Back at the front showroom, #002 RWB Thailand was brought down for me to admire. I was looking forward to meet the first RWB Thailand, a white 993 dubbed the 'Rough Evolution' but unfortunately, it was away. Here's the 2nd one, a 964 and they both belong to Autohaus owner Mr Chin.

#002 RWB Thailand is real unique and one-of-a-kind to the RWB family. Unlike other RWBs where they had their wide extended fender riveted onto the body, Nakai-san went for a different approach and experimented with his innovative idea by adhering the fenders to the body using glue. 

It was a long process which involved adhering, applying plaster coating and finally sanding for a smooth finish (see this example). As a result, it eliminated the use of rivets and it felt like it was built in one piece with the car. With this experience, Nakai-san can prepare to build more for future RWBs in countries like Malaysia and Singapore where they have stricter rules [no exposed rivets/extensions].

Mr Aey's best of work on display. This 3.6L flat-6 engine had been rebuilt to an excellent condition and fitted with some aftermarket performance parts which focuses on better engine efficiency in ignition and control: Electromotive TEC-3r ECU, Electromotive Direct Coils Pack, PMO Carburetion Kits, M&M headers/muffler.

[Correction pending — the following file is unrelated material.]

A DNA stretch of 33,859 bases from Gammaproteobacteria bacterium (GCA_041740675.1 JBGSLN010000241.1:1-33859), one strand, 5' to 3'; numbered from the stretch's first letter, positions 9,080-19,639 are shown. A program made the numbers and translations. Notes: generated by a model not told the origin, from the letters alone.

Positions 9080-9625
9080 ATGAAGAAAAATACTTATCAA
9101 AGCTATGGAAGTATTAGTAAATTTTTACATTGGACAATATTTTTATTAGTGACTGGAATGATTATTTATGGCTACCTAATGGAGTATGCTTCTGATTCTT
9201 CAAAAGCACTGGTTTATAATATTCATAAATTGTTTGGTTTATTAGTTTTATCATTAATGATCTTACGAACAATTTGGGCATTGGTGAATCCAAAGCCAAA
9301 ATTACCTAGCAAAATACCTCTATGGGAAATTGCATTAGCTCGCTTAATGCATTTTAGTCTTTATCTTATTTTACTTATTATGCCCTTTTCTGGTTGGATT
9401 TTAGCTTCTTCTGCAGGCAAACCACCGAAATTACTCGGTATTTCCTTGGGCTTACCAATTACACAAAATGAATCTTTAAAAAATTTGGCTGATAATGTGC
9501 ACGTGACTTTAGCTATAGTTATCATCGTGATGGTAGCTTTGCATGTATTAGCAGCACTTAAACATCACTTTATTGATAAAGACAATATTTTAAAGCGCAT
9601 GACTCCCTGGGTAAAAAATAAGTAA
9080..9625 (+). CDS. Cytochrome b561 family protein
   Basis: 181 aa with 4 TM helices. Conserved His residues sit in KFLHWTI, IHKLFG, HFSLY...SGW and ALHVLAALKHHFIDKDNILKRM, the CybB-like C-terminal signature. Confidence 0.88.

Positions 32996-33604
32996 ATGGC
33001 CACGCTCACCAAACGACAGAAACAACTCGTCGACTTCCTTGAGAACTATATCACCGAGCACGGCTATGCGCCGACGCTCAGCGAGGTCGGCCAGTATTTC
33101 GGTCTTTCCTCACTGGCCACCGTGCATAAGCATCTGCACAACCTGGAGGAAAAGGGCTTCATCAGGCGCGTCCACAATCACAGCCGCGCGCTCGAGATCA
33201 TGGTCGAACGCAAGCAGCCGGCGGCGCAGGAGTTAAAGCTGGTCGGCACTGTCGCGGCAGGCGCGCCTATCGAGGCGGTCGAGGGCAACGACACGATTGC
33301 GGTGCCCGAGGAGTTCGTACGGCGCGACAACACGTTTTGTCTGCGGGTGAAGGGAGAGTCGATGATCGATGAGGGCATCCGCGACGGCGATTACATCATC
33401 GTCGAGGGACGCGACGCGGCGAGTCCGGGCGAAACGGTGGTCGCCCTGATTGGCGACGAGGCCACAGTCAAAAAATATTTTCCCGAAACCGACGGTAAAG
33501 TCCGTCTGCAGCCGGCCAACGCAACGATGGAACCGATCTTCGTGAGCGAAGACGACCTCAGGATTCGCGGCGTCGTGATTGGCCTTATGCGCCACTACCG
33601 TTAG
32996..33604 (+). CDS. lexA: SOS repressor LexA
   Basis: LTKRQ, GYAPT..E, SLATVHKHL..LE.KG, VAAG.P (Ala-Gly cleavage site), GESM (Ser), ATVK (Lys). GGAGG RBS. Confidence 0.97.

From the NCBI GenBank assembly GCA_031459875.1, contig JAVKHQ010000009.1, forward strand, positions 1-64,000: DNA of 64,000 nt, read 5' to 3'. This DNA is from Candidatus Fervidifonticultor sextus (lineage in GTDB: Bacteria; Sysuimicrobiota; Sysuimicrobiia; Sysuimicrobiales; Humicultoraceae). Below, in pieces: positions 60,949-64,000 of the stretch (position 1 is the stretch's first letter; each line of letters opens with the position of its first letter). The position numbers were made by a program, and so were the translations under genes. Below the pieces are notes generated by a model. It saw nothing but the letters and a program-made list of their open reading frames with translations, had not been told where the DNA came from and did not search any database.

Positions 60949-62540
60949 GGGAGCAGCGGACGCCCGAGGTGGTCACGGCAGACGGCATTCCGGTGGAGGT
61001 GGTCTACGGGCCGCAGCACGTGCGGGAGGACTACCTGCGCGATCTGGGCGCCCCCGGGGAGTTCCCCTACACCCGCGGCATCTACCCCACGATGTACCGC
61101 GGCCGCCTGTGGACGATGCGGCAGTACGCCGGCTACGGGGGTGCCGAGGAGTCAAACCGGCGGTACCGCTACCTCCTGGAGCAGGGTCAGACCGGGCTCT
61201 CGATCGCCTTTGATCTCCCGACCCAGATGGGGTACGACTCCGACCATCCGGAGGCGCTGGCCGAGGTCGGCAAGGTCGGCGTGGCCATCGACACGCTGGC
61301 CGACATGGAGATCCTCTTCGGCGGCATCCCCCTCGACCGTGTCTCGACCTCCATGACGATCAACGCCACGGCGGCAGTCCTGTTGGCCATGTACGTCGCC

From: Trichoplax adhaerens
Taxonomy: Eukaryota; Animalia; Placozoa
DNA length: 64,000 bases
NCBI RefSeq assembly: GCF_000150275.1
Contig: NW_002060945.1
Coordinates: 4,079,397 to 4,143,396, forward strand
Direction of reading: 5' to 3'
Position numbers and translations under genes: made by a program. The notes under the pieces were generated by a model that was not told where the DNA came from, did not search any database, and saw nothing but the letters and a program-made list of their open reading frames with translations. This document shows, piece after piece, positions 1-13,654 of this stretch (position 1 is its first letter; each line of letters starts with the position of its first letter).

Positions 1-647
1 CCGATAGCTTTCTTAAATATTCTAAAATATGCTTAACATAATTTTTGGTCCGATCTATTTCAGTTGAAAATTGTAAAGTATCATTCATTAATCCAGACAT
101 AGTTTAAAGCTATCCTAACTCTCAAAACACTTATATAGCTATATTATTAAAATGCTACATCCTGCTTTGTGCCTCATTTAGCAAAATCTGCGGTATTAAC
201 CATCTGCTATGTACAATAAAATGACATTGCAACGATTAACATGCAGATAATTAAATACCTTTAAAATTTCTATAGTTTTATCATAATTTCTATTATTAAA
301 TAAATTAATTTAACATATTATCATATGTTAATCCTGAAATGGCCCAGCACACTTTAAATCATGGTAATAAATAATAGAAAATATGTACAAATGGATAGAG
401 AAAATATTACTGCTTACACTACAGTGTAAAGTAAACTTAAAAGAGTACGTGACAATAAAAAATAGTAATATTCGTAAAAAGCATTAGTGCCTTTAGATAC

The interior setup in this RWB was great! Not too empty nor extreme, but just the right amount of character which is appropriate and enjoyable for both track and normal driving. The MOMO Porsche steering wheel, Rennline steel pedals and track mats, reminded me of RWB Akira's cockpit, however, Autohaus added the signature customised tachometer with matching red brake calipers of #002 RWB.

It wears a huge rear wing taken directly from Porsche 993 GT2 and finished with Nakai-san's esteemed brand decal. The unfamiliar word 'Sekund Entwicklung' below the RWB text means 'Second Development' in German, which marks the second evolution of his RWB creation. Recently, he had updated to 'Zweite Entwicklung', the third edition.

I believe RWB culture will continue to grow and spread world wide like mushrooms; China just got its first RWB, Sopranos and very soon, it'll reach our Malaysian shores too in the form of two RWBs, a 993 and 964 made for the same owner. Let's wait and see how he'll impress the world with his final completion.

Autohaus RWB was undoubtedly a fun place to be for any car enthusiasts or RWB fans. The place is awesome, the people are great, and I enjoyed myself admiring the place and of course, the cars here. I'd like to thank Chinawat Kanitpong, Richard, Mr A, Amy and the rest of the Autohaus crew for their kindness and hospitality.

Drop by Autohaus RWB if you visit Bangkok and who knows, you might be lucky enough to see some more Rauh-Welt beauties there.

My journey with cars in Bangkok didn't end there. One more infamous RWB to admire, that is Mr A's 993 RWB! Next stop, Mr A's private classic car collection at @Speed Garage. Till then, enjoy the gallery below! :)

Thank you Autohaus RWB!